As North Dakota oil operators struggle to meet natural gas flaring targets, a new research project will explore the possibility of temporarily storing gas in underground rock formations.
The North Dakota Industrial Commission approved $140,000 on Friday to evaluate the potential of injecting produced natural gas underground and retrieving it years later when the state has additional infrastructure.
Lynn Helms, director of the Department of Mineral Resources, said temporarily storing the gas underground could be an innovative solution for the Bakken.
“The alternative is more flaring or we really limit oil production growth. And we really don’t want to do either one of those,” Helms told members of the Industrial Commission. “If we can innovate here, we may have a way to allow oil production growth and not flare gas.”
North Dakota produces nearly 1.27 million barrels of oil per day, a new record set in July, according to preliminary figures released Friday.
The state’s natural gas production, which increases at a faster rate than oil, hit a record 2.4 billion cubic feet per day that month. North Dakota operators flared 436 million cubic feet per day of natural gas in July, an all-time high. The industry missed the Industrial Commission’s gas capture target for the third month in row.
The grant from the state’s Oil and Gas Research Program will fund an evaluation at the University of North Dakota’s Energy & Environmental Research Center, with a report due by the end of the year.
Scientists will study the potential of injecting produced gas — or gas that has not yet been processed — into subsurface geologic formations and retrieving it years later. Helms estimated the temporary storage timeframe to be two to five years, which would give industry time to catch up on natural gas processing plants and other infrastructure.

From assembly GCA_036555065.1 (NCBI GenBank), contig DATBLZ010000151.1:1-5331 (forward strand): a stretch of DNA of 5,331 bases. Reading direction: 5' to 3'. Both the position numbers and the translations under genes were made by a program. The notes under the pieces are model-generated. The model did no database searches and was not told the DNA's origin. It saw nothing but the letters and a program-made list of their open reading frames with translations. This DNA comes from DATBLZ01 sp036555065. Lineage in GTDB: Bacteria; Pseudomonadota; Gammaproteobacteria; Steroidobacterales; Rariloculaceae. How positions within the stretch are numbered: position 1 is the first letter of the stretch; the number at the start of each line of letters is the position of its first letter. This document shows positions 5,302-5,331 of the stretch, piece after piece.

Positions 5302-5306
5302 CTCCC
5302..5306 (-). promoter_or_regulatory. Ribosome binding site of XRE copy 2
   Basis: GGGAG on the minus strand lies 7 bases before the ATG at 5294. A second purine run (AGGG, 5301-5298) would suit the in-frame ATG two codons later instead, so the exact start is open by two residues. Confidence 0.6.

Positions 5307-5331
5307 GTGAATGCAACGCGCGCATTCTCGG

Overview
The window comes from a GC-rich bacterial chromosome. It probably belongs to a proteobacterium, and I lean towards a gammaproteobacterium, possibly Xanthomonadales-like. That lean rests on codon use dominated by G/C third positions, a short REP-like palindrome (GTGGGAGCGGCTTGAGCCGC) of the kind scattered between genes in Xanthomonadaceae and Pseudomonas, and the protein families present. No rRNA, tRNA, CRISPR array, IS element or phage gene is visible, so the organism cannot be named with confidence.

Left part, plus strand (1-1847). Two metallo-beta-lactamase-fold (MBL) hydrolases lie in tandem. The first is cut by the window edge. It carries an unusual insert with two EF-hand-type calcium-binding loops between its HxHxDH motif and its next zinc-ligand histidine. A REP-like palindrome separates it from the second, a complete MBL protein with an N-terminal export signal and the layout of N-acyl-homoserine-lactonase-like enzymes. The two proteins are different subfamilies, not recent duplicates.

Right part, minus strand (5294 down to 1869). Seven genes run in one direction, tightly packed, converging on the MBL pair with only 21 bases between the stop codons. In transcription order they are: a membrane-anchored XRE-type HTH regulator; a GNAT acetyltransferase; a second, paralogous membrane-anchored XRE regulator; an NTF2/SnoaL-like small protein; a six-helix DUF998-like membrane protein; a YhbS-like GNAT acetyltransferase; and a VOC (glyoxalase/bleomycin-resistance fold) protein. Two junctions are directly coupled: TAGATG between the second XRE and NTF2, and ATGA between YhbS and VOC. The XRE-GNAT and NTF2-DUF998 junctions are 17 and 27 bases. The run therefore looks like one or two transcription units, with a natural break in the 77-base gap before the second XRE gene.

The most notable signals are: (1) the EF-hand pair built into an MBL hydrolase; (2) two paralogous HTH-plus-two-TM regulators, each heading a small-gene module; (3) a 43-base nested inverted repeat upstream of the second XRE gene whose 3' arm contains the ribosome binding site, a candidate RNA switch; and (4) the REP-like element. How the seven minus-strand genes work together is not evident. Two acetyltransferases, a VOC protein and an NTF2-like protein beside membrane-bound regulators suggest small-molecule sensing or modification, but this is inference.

“We don’t want to discourage investment in gas gathering, processing and transmission, but, at the same time, we don’t want to flare the gas,” Helms said.
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Researchers will examine the feasibility of injecting gas into the Broom Creek Formation, a porous rock layer the EERC also has been studying as a potential target for carbon dioxide storage. In the Bakken, the formation is approximately 6,500 to 7,500 feet underground.
John Harju, vice president for strategic partnerships at the EERC, said researchers will look at other underground storage targets as well, including depleted oil and gas reservoirs.
The study will examine the technical and economic potential of subsurface storage, as well as any changes to regulations that may be needed.
“We’ll get to work on it immediately,” Harju said. “There’s a lot to do here in a really short period of time.”
Meanwhile, the EERC also is partnering with Liberty Resources on field work to study the potential of injecting natural gas underground for enhanced oil recovery.
Most gas that is flared in North Dakota comes from wells that are connected to pipelines, but there is inadequate space on the lines or insufficient processing capacity. Seven new gas plants or expansion projects are under construction or in development, but most won’t come online until next year.
While those projects will temporarily help the state catch up, additional gas processing plants will be needed in 2020 and beyond, said Justin Kringstad, director of the North Dakota Pipeline Authority. Natural gas production is projected to exceed 4 billion cubic feet per day.
Helms said a handful of companies are already interested in pursuing a pilot project to temporarily store natural gas.
“Our early work indicates it’s super promising,” Helms said.